Bluegrass Wildcatter Association welcoming to novice, expert Kayakers. Winter Roll Sessions include opportunity to learn, practice rolling and rescue techniques in human-powered watercrafts
By Carrie “Mudfoot” Stambaugh
Spring fever is running high, just like many of our local creeks and rivers after weeks of alternating rain and snow. For many recreational paddlers, myself included, the first warm days of spring signal that its time to dust off our boats and get out on the water.
For my husband and I, that has long meant loading up our trusty canoe and wooden paddles and heading to one of our favorite lakes for a relaxing day on calm water.
Regular readers of this column know that this year will be different for Team Stambaugh.
I’m in the midst of writing a 40-destination paddling guide on the state of Kentucky, which will be published next spring by the Globe Pequot Press under its Falcon Guidebook series. The book focuses primarily on friendly flat-water paddles, although several paddles are on rivers and creeks with class I-II whitewater. Narrowing down the options to just 40 has already proven to be tricky…
While I’ve not found one definitive figure, experts agree Kentucky has a lot of waterways to explore. With more than 49,000 miles of rivers, streams and creeks or and more than 700 square miles of water (excluding ponds less than 40 acres and streams less than 1/8 miles across) there are whole lot of places to ply a paddle in Kentucky.
Although I have spent plenty of time in a kayak — I spent a whole summer on a Michigan lake teaching YMCA campers to paddle —I’ve never owned one of my own. That changed in December when Carl and I each bought Liquidlogic Remix kayaks. Touted as “the” crossover boat, we plan to paddle them on shallow creeks, rivers and eventually take on some of Kentucky’s milder whitewater.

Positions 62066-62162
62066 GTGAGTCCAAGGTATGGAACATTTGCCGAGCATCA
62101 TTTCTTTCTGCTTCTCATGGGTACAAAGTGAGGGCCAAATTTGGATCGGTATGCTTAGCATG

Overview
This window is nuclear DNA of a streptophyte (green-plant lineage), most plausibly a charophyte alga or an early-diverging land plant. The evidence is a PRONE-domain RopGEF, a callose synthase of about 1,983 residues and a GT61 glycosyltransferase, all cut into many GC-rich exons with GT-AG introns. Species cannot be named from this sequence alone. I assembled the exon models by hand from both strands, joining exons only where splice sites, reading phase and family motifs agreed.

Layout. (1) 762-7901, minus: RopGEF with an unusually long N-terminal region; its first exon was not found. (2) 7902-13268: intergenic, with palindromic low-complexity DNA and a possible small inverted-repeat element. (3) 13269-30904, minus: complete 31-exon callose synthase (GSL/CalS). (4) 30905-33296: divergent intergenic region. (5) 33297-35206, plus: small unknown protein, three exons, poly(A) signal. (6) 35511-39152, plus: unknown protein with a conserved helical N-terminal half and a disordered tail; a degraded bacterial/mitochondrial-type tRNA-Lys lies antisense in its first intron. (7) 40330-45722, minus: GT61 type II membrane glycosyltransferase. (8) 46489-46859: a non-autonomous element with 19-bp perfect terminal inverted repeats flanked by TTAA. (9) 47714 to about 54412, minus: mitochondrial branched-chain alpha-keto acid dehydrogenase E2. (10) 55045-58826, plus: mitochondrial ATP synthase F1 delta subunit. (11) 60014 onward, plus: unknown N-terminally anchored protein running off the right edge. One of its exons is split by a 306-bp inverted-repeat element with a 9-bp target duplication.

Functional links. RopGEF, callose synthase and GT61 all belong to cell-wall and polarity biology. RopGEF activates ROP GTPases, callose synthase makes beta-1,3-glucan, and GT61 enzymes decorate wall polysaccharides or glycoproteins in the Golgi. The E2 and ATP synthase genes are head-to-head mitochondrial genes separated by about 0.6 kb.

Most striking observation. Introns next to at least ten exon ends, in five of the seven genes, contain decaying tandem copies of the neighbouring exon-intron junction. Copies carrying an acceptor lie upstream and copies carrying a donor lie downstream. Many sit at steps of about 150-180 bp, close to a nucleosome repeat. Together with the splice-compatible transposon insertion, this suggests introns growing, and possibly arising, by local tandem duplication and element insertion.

To do so safely, however, I needed to learn how to roll my boat. It’s essential to know how to right a capsized boat using only a body-power and a paddle if one is planning to take on whitewater.
To learn Carl and I turned to the folks at Bluegrass Wildwater Association. The BWA has been around since 1976, and boasts a membership of more than 200 “human-powered watercraft enthusiasts” from across the Bluegrass and beyond.
BWA hosts winter pool sessions in Lexington for kayakers interested in perfecting or learning how to roll. Club members who’ve mastered their technique volunteer to teach others. We were finally able to attend a session at the Pinnacle Pool on Friday night.
As a total newbie, I was a little intimidated. Would this crowd, sure to include hardened whitewater kayakers, welcome a rookie who had never even sat in her boat in water until that very day? Would they roll their eyes, when they noticed my paddle was for flat water and not whitewater? Would they laugh if I sucked down water instead of air while struggling to roll?
My fears were put to rest quickly as were welcomed with open paddles. Various members helped me to adjust my kayak so it fit properly and another offered me the use of his shorter paddle for the night. Others made friendly conversation and offered a host of online videos to check out for further instruction.
Long time BWA member Hanley Loller has been teaching newbies to roll their boats for more than 30 years was our volunteer instructor. More than 30 experienced and newbie kayakers filled the pool with boats Friday night, and every one of them was polite and helpful to one another. I heard lots of cheers and claps following successful rolls.
Under Loller’s expert instruction, Carl and I learned the basics and after being carefully guided through the technique numerous times, were able to complete several rolls on our own. It was beyond my highest expectations. Loller is an excellent, patient teacher. I will be forever grateful to him.
While I have far from perfected my techniques, in fact, I struggled to replicate my earlier success on my own later in the evening. But I am more confident now that I can and eventually will master the roll.
Soon it will be time to test my skills on some nice calm water – probably Grayson Lake. With water temperatures still hovering in the mid-30s to lower 40s, it will probably be a little while longer. Or maybe I’ll just bust out the wet suit…
The BWA hosted Pool Roll Sessions are held at the Pinnacle Pool, 621 Southpoint Drive, in Lexington from 7:45 p.m. until 9:30 p.m. The cost is $5 for adult members, $2 for member children ages 12-18 and free for those under 11. Non-members pay member rates for their first roll session. For more information and for a calendar of events visit the the Bluegrass Wildwater Association at www.bluegrasswildwater.org.